Jeff also said that it’s going to take both Mickey and Joe pumping to get the backlogged pumps caught up by the end of September so Jen can send more septic pump due notices out. Jen said, in addition to the pump backlog of customers who called in for their three-year pumps, she hasn’t been able to send notifications out since April. She and Jeff will work on a plan to bring the pumps current without creating a bottleneck every three years.

The daily average for gallons of water production for all of the wells inclusively is 190 gallons per minute, up from 169 for the previous month. Jim asked Jeff if he was satisfied with the recovery of the wells since the pump replacements were made and Jeff told him he refers to Dave Bright and Scott Mundell for their input on that question. He said that Scott feels Well #3 should be addressed next, with video inspection to see what’s happening in the well. Depending what’s found, Well #3 would probably be the best candidate for the first cleaning done with the Aqua Freed process. Jeff added that the supply of the Klenphos 100 being used was down to about six 30-gallon barrels, and the Klenphos 300 will be used after that.

In engineering matters, Dave Bright said, in reference to the question Jim asked about the well repairs and satisfactory results, he’s pleased that the production is up but the numbers aren’t as high as was what would be expected based on the information he has from the hydrogeological information on file regarding the wells. But he said that’s why fouling of the wells is suspected, meaning the fissures in the wells are clogged with iron and manganese. He said Well #3 was one of the wells that had limited information, and some of the information on file was actually wrong concerning the well construction. Dave said he was hoping to maintain a much higher water level than what is being experienced, and Scott Mundell is trying to establish an operating rate until cleaning of the well is done.

Tom asked Dave if he thought it was feasible to do the camera exploration on Well #3, perform the Aqua Freed treatment on Well #3, and install the accompanying Aqua Freed maintenance equipment before the end of the year. Dave said he thinks it would be as long as there’s enough water supply to take the well offline and out of service for the length of time needed to do the work. Dave said he hasn’t asked Scott to develop a detailed game plan because of waiting for an adequate water supply. Tom said if the Aqua Freed treatment and maintenance installation could be done for Well#3 this year, then Well #8 could be addressed next year, then Well#1 the following year, and Well #6 the next year. Then in the year 2020, the maintenance period could start for each well starting with Well #3. The Aqua Freed maintenance would then be on a 4-year schedule. Dave said that when the full-blown Aqua Freed process is done on one of the wells for the first time, a pipe will be installed to be used to do a future treatment on the well without having to remove the well pump again. Tom suggested that, as soon as time and conditions exist, plans should be made to start the work on the first well, and all agreed.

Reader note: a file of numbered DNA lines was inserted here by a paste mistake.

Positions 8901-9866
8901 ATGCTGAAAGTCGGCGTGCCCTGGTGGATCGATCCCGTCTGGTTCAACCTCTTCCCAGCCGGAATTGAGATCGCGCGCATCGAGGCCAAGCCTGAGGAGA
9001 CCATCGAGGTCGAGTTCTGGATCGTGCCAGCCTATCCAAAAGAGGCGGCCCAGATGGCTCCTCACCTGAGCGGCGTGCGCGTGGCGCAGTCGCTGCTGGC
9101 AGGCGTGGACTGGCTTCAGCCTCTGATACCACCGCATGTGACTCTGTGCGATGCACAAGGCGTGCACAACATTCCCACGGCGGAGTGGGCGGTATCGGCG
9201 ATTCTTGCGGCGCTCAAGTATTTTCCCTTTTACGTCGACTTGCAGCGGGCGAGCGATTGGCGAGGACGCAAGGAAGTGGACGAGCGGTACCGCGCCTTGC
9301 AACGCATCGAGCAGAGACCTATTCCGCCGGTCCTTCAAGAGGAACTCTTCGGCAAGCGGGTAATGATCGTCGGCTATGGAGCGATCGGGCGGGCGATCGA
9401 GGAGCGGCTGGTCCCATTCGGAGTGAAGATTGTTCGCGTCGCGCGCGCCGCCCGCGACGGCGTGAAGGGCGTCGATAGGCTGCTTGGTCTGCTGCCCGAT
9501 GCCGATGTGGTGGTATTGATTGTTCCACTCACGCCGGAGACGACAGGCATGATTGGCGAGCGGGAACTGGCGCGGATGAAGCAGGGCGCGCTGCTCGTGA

In another matter, Dave said that no word has been received from the Delaware River Basin Commission regarding the allocation application that’s in the DRBC’s hands to review.

On the sewage end of things, Tom said he felt that part of getting the sewage management plan back on track was to replace the big sewage storage tanks at the treatment plant. He said now that the treatment plant is operating much better, replacing the tanks would make it possible to get the full potential out of the plant. He said he was looking at whether or not the project could be done next year rather than putting it off until 2018. He said it might lower the Authority’s financial reserves. He suggested paying off the lowest of the two bank loans the PCMA has, and then applying for a loan to replace the sewage storage tanks. The pump truck loan balance was the lowest at roughly $48,000. The balance on the loan to repaint the water storage tanks is over $125,000. He asked Dave if he could get some specs together to see about starting the project next year, and Dave said he would. Jeff had suggested replacing the tanks with larger ones in prior talks, and Tom agreed it was a good idea.

In legal matters, Joe Zerbe said routine matters were addressed that included bankruptcy claims, lien satisfactions, and preparation for the upcoming tax sale.

Jen told the Board that some customers were asking about making PayPal payments. The Board decided against taking PayPal payments because the terms of service don’t allow for charging fees to help offset the cost of using the service. The PCMA charges a 3% fee for direct credit card payments to help offset the cost.

The Board noted that the PCMA’s Contingency Plan was updated to reflect changes in personnel and to update contact information.

Tom said a discussion took place some time ago about hiring a part-time person to help with well and plant checks on the weekend. He said Mike Kreiser (Select Environmental) said he could supply someone the PCMA could use. Dennis said he thought that would be a good idea, as did Jim. The Board told Jeff to tell Mike Kreiser to provide someone to start training to do the well and plant checks; Tom said he would touch base with Mike Kreiser to work out the details.

There being no further business, Tom Nagle motioned for adjournment, Dennis Scharadin seconded the motion, carried by all. The meeting was adjourned by Jim Ridderhoff at 7:15 pm.

Meeting minutes were taken, prepared, and submitted by Jennifer Hoy.